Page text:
From Waatea News:
Maori Party MP Te Ururoa Flavell is putting up a private members bill that would give iwi a veto on offshore oil exploration and development.
The Waiariki MP says the bill is a response to the Government’s lack of consultation with Te Whanau a Apanaui and Ngati Porou before it licensed Brazilian oil giant Petrobras to prospect in the Raukumara Basin of the East Cape.
I think Flavell realises he completely misread the depth of feeling surrounding this issue as well as the level of opposition coming from the environmental movement and Maori in general. His reputation in Waiariki is compromised as a result. Initially, Te Ururoa Flavell declined to support Te Whanau a Apanui despite continued pleas from the tribe. He finally, and possibly reluctantly, moved when the government dispatched the navy. He had no choice really, but he should have moved behind Te Whanau a Apanui sooner. Of course he expressed concern some time ago re the lack of consultation, but he refused to provide tangible political support beyond a single press release and maybe a murmur or two in the House. Enter stage left, Hone Harawira. Harawira, as he tends to do these days, stepped in to claim the ground the Maori Party had vacated. He attended the powhiri for the flotilla and made it pretty clear he stands in solidarity with Te Whanau a Apanui.
Although I agree with the purpose of the bill I cannot help but feel it is a sop. I think it is reasonable to assume the government will not support the bill and Te Ururoa is not so naïve as to believe otherwise. The Maori Party is part of government, albeit a small and expendable part, does it not follow that they can tap the minister on the shoulder and say “hey, we need to talk” and then sort it all out without recourse to private members bills.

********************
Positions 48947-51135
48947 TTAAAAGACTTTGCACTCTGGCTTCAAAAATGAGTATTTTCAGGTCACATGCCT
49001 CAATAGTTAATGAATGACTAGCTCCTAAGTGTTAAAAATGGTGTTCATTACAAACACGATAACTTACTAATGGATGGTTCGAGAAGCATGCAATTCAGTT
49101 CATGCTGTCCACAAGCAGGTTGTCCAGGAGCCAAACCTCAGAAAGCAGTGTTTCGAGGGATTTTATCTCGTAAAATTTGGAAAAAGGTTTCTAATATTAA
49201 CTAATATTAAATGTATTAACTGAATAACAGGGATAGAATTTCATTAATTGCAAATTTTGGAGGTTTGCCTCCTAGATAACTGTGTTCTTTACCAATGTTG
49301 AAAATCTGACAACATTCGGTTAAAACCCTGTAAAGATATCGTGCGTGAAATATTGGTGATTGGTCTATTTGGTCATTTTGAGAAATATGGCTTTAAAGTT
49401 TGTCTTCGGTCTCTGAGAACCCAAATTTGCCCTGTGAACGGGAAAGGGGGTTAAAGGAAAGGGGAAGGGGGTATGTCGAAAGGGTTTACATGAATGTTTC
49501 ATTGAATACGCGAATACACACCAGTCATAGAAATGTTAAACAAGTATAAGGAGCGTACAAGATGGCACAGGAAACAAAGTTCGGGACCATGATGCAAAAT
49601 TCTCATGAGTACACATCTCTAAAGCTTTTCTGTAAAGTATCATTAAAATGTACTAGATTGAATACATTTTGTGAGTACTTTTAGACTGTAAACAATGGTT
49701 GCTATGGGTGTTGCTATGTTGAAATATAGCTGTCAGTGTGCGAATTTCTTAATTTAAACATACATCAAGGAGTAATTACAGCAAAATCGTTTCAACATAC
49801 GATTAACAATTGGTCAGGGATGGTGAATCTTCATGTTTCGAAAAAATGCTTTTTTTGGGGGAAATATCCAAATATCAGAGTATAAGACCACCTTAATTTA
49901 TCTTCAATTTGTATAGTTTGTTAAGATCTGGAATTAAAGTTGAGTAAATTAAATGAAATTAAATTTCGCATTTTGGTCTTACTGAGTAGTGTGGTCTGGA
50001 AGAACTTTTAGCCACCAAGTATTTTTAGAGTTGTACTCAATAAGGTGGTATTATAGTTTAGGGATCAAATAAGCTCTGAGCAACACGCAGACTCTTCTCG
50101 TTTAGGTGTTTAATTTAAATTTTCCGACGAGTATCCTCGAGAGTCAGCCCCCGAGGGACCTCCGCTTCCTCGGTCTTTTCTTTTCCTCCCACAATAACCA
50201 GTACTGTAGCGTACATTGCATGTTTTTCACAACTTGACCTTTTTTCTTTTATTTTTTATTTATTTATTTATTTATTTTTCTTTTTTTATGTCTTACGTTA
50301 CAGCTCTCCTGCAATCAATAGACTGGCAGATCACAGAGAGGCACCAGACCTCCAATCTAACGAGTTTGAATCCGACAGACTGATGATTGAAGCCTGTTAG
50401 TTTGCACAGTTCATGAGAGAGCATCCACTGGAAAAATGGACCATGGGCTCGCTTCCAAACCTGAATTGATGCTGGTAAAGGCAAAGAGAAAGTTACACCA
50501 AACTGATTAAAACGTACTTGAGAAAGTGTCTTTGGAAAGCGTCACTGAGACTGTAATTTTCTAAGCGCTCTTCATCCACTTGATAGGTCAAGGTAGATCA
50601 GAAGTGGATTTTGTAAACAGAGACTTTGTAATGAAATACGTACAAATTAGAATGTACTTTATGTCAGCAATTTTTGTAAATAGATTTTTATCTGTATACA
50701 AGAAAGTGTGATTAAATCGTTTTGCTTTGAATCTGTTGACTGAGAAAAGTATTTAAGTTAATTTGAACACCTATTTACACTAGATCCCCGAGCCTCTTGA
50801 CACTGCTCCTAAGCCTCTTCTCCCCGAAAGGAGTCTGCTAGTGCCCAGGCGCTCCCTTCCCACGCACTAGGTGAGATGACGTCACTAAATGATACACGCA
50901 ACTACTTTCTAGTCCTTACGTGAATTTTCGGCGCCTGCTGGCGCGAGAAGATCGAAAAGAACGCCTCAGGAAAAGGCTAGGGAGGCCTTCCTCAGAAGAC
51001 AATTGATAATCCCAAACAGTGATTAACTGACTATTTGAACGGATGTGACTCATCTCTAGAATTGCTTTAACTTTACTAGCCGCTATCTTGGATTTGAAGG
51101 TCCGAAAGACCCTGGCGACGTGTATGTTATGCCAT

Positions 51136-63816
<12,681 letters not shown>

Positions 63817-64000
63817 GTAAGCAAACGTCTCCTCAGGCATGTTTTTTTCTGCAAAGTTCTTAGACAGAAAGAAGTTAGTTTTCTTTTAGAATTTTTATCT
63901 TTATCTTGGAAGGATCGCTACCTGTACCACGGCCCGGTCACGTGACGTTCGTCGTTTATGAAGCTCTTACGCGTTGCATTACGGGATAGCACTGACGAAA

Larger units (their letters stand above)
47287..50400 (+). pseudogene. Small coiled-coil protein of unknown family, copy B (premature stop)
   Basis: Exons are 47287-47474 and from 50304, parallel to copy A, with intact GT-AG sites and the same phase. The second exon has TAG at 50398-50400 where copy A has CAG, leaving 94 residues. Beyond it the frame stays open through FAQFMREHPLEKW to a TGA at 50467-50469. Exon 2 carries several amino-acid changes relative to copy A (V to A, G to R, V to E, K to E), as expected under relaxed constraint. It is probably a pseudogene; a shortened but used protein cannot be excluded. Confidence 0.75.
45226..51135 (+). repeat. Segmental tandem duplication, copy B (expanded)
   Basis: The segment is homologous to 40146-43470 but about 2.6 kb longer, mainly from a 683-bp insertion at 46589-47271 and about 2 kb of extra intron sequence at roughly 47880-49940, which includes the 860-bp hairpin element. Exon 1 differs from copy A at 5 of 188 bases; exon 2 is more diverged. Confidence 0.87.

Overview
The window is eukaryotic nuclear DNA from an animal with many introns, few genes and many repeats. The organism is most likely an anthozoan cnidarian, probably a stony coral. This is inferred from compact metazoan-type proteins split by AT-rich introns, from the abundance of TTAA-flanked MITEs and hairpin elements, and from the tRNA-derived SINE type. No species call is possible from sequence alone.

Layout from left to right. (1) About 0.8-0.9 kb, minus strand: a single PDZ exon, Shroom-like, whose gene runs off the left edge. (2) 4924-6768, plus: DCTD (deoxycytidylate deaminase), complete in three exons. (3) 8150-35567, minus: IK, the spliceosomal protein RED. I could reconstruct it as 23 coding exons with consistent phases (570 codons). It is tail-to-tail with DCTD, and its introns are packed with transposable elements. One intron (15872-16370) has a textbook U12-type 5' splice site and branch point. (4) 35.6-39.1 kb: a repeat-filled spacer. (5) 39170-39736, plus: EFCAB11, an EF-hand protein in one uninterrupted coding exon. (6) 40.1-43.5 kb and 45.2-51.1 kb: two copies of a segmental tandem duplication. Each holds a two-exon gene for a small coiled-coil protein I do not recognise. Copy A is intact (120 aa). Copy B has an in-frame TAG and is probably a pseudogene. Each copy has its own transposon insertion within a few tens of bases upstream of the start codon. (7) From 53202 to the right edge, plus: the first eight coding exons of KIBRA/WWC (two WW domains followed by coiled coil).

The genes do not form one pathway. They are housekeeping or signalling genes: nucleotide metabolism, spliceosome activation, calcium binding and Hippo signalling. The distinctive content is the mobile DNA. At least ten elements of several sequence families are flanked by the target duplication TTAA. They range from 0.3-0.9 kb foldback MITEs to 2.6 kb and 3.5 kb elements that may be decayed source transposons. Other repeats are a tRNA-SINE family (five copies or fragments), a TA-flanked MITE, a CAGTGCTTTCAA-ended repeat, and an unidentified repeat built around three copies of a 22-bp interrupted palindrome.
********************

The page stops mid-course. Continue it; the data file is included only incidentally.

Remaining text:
The bill is too little too late. Te Ururoa will not regain the ground lost. The dogs are out too. Shane Jones has come out strongly with this clever press release and Turia has responded. But ultimately Te Whanau a Apanui will not buy any of the rhetoric or casual sops. Symbolism is, at the moment, not enough. Te Ururoa’s bill actually doesn’t remedy the situation. It is a response after the fact. It doesn’t put a stop to oil exploration either.
I hoped to be proved wrong. I really do. The bill would be good. And credit where credit is due. Te Ururoa is doing the right thing. Not enough to save his reputation up the coast though.